Irving Kaplansky

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Irving Kaplansky
Irving Kaplansky2.jpg
Born March 22, 1917
Toronto
Died June 25, 2006
Los Angeles
Nationality Canada, American
Fields Mathematics
Institutions University of Chicago
Alma mater Harvard University
Doctoral advisor Saunders Mac Lane
Doctoral students Hyman Bass
H. Arlen Brown
Jacob Feldman
Donald Ornstein
Alex Rosenberg
Fred Wright, Jr.
Known for group theory
ring theory
operator algebras
field theory

Irving Kaplansky (March 22, 1917 – June 25, 2006) was a Canadian mathematician.

Biography[edit]

Kaplansky (or "Kap," as his friends and colleagues called him) was born in Toronto, Ontario, Canada, to Polish-Jewish immigrants;[1][2] his father worked as a tailor, and his mother ran a grocery and, eventually, a chain of bakeries.[3][4][5] He attended the University of Toronto as an undergraduate. In his senior year, he competed in the first William Lowell Putnam Mathematical Competition, becoming one of the first five recipients of the Putnam Fellowship, which paid for graduate studies at Harvard University.[3] After receiving his Ph.D. from Harvard in 1941[6] as Saunders Mac Lane's first student, he remained at Harvard as a Benjamin Pierce Instructor, and in 1944 moved with Mac Lane to Columbia University for a year.[3] He was professor of mathematics at the University of Chicago from 1945 to 1984, and Chair of the department from 1962 to 1967. Kaplansky's many doctoral students included Hyman Bass, Donald Ornstein, and Harold Widom. Kaplansky was the Director of the Mathematical Sciences Research Institute from 1984 to 1992, and the President of the American Mathematical Society from 1985 to 1986.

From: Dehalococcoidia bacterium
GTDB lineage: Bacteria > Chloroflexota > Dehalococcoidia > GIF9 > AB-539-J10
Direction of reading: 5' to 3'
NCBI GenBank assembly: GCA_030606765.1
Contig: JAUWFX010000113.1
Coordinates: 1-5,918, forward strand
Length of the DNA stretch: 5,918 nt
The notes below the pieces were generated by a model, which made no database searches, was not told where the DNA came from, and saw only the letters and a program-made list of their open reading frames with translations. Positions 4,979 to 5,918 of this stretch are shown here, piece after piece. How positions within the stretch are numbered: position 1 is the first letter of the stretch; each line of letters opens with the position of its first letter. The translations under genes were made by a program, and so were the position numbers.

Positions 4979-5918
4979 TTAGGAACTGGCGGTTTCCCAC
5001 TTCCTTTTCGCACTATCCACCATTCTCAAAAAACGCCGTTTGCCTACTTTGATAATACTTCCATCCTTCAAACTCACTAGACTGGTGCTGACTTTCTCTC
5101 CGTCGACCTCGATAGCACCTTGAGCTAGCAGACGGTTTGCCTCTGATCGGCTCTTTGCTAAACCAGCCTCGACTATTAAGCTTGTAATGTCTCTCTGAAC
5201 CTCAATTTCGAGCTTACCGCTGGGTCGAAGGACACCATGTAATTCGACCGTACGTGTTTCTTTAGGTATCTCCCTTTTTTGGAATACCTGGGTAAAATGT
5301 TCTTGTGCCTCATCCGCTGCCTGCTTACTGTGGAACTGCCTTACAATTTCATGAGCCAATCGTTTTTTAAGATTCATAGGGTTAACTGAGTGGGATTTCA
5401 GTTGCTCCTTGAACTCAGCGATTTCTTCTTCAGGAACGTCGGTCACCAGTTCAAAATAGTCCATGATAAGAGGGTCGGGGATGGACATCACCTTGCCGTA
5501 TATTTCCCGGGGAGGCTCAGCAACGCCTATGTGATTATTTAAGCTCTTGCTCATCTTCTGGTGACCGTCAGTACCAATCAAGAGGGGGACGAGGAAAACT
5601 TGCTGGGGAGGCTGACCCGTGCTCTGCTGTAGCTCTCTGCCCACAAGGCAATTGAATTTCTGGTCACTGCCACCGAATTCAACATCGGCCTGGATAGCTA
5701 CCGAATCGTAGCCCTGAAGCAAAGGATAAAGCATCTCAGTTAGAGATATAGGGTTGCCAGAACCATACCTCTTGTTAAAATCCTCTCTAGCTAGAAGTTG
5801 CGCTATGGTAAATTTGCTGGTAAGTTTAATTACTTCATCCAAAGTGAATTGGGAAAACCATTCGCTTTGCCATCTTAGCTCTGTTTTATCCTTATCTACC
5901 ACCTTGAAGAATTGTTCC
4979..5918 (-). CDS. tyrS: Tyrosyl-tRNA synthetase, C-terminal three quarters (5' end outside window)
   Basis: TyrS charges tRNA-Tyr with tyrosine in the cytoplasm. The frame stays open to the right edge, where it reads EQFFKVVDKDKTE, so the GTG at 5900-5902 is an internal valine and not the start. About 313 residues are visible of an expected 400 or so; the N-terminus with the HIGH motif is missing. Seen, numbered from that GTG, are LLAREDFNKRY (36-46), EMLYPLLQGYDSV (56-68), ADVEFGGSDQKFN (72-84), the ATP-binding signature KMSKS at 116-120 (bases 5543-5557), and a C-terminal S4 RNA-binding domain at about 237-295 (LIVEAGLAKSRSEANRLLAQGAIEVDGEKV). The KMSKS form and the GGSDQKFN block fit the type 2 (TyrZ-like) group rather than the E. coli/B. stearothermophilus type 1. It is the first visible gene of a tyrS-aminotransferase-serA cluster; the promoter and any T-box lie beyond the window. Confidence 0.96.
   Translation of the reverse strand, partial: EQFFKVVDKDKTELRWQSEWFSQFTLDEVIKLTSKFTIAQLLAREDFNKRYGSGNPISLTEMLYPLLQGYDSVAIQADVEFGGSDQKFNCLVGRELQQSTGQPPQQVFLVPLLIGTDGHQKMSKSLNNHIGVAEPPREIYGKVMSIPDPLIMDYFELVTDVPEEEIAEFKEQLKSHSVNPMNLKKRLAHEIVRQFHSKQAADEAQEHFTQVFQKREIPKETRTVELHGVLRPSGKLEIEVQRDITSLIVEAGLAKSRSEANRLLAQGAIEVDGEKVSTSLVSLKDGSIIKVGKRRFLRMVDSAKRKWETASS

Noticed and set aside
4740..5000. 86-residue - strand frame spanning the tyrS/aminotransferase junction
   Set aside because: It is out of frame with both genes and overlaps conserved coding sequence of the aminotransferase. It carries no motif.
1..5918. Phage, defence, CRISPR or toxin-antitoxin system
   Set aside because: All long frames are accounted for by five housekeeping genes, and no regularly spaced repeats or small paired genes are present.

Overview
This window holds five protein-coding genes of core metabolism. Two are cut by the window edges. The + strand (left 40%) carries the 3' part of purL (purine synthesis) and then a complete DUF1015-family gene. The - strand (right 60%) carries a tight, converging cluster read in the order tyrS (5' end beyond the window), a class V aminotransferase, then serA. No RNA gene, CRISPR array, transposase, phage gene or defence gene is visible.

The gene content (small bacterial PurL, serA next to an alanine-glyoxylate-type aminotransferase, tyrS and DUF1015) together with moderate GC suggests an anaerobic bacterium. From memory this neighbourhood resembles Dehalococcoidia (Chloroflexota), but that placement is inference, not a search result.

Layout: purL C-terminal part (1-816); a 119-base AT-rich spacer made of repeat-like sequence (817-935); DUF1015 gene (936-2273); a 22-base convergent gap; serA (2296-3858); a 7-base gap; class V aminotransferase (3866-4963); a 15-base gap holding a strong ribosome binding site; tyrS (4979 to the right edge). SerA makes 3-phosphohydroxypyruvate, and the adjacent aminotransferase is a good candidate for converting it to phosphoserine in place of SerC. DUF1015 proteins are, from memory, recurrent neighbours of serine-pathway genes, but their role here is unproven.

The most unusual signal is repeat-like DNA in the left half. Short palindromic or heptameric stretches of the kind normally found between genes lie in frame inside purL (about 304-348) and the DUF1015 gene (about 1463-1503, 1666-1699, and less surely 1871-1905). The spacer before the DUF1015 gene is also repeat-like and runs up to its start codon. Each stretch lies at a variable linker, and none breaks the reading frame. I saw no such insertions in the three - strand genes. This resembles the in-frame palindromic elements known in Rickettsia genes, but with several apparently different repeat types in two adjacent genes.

Kaplansky was also an accomplished amateur musician. He studied piano until the age of 15, earned money in high school as a dance band musician, taught Tom Lehrer, and played in Harvard's jazz band in graduate school. He also had a regular program on Harvard's student radio station. After moving to the University of Chicago, he stopped playing for two decades, but then returned to music as an accompanist for student-run Gilbert and Sullivan productions and as a calliope player in football game parades.[3] He often composed music based on mathematical themes. One of those compositions, A Song About Pi, is a melody based on assigning notes to the first 14 decimal places of pi, and has occasionally been performed by his daughter, singer-songwriter Lucy Kaplansky.

Mathematical contributions[edit]

Kaplansky made major contributions to group theory, ring theory, the theory of operator algebras and field theory. He published more than 150 papers and worked with at least 20 co-authors.

Awards and honors[edit]

Kaplansky was a member of the National Academy of Sciences and the American Academy of Arts and Sciences.

Selected publications[edit]

See also[edit]

Notes[edit]

  1. ^ Irving Kaplansky Memoir by Nancy E. Albert
  2. ^ Making Family Stories into Art
  3. ^ a b c d Albers, Donald J.; Alexanderson, Gerald L.; Reid, Constance, eds. (1990), "Irving Kaplansky", More Mathematical People, Harcourt Brace Jovanovich, pp. 118–136 .
  4. ^ Irving Kaplansky — mathematician and author
  5. ^ In memoriam: Irving Kaplansky
  6. ^ Irving Kaplansky at the Mathematics Genealogy Project

References[edit]

External links[edit]